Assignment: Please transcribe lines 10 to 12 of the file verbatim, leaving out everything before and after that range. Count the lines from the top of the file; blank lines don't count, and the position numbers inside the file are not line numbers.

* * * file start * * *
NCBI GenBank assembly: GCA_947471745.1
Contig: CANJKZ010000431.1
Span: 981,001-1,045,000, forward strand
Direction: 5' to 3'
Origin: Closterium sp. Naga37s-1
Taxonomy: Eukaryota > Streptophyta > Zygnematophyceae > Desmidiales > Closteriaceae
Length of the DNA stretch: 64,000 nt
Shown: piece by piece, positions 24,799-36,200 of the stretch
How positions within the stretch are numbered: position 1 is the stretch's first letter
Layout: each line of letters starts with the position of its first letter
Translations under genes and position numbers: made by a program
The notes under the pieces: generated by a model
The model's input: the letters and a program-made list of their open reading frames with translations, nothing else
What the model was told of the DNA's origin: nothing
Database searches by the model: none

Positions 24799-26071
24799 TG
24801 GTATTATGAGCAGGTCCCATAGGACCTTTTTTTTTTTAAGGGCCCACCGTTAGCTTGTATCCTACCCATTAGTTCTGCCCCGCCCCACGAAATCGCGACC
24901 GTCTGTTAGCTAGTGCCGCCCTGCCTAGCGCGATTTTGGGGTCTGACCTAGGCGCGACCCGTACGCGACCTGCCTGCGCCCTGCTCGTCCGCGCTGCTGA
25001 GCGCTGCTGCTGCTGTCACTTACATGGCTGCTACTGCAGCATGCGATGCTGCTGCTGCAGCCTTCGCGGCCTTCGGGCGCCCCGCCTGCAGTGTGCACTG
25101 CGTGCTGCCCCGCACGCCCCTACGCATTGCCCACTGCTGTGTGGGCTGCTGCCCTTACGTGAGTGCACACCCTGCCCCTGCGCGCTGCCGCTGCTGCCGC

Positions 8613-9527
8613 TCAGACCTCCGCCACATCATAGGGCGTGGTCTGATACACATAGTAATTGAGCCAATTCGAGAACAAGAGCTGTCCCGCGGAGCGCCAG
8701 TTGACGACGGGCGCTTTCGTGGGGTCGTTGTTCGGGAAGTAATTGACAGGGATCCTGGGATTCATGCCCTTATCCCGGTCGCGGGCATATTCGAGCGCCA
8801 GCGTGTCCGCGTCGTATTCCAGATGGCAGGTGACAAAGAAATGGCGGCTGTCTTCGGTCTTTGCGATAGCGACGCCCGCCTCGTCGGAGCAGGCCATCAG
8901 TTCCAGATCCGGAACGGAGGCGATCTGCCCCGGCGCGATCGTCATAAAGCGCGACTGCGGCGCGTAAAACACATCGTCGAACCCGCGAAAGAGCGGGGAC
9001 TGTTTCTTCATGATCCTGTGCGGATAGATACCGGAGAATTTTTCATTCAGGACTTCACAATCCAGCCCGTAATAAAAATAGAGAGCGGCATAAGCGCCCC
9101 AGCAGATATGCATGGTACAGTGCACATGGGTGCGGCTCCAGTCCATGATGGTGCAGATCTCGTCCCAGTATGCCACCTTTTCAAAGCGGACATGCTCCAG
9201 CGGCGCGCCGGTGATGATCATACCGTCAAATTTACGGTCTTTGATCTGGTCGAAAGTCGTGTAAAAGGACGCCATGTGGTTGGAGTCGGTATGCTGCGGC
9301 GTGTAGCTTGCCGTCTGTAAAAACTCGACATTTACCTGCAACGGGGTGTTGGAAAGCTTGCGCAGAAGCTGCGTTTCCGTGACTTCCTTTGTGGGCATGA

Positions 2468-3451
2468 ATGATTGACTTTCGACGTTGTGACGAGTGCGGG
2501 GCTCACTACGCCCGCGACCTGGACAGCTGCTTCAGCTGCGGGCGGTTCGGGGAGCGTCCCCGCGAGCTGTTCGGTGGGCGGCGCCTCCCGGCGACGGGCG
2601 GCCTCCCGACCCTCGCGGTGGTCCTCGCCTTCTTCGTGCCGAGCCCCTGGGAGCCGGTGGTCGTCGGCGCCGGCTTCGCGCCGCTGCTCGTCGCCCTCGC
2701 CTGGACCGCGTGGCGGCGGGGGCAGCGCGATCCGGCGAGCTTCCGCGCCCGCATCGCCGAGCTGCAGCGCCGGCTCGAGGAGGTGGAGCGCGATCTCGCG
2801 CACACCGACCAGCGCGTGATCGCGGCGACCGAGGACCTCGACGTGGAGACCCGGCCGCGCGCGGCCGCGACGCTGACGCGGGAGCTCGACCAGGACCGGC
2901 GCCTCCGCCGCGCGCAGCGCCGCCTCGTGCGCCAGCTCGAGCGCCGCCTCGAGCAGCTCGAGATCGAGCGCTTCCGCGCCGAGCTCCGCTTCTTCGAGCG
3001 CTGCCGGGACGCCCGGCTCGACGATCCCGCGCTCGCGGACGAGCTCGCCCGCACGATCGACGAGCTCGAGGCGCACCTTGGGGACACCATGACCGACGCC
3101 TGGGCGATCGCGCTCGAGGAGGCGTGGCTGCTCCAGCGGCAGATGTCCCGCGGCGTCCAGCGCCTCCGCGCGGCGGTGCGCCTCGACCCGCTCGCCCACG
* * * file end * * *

Layout: each line of letters starts with the position of its first letter
Translations under genes and position numbers: made by a program
The notes under the pieces: generated by a model